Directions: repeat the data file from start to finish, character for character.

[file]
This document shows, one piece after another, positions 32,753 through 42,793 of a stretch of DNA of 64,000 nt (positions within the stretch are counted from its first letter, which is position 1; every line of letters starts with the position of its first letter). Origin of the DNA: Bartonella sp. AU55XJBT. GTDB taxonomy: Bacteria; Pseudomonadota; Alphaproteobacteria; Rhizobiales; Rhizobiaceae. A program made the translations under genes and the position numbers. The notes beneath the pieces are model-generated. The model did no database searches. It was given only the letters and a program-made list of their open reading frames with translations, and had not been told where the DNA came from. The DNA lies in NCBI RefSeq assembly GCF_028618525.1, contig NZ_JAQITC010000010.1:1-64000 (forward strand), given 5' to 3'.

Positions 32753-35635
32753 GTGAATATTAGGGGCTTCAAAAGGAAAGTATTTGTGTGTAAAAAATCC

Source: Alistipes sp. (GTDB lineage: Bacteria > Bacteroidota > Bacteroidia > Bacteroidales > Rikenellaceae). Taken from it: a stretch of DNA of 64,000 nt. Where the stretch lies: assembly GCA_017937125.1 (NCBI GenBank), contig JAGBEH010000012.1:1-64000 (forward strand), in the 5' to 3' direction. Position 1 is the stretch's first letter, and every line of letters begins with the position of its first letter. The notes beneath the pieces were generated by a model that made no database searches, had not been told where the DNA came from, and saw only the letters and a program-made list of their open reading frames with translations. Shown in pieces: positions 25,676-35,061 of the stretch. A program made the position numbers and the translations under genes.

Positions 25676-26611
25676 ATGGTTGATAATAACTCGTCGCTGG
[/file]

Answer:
This document shows, one piece after another, positions 32,753 through 42,793 of a stretch of DNA of 64,000 nt (positions within the stretch are counted from its first letter, which is position 1; every line of letters starts with the position of its first letter). Origin of the DNA: Bartonella sp. AU55XJBT. GTDB taxonomy: Bacteria; Pseudomonadota; Alphaproteobacteria; Rhizobiales; Rhizobiaceae. A program made the translations under genes and the position numbers. The notes beneath the pieces are model-generated. The model did no database searches. It was given only the letters and a program-made list of their open reading frames with translations, and had not been told where the DNA came from. The DNA lies in NCBI RefSeq assembly GCF_028618525.1, contig NZ_JAQITC010000010.1:1-64000 (forward strand), given 5' to 3'.

Positions 32753-35635
32753 GTGAATATTAGGGGCTTCAAAAGGAAAGTATTTGTGTGTAAAAAATCC

Source: Alistipes sp. (GTDB lineage: Bacteria > Bacteroidota > Bacteroidia > Bacteroidales > Rikenellaceae). Taken from it: a stretch of DNA of 64,000 nt. Where the stretch lies: assembly GCA_017937125.1 (NCBI GenBank), contig JAGBEH010000012.1:1-64000 (forward strand), in the 5' to 3' direction. Position 1 is the stretch's first letter, and every line of letters begins with the position of its first letter. The notes beneath the pieces were generated by a model that made no database searches, had not been told where the DNA came from, and saw only the letters and a program-made list of their open reading frames with translations. Shown in pieces: positions 25,676-35,061 of the stretch. A program made the position numbers and the translations under genes.

Positions 25676-26611
25676 ATGGTTGATAATAACTCGTCGCTGG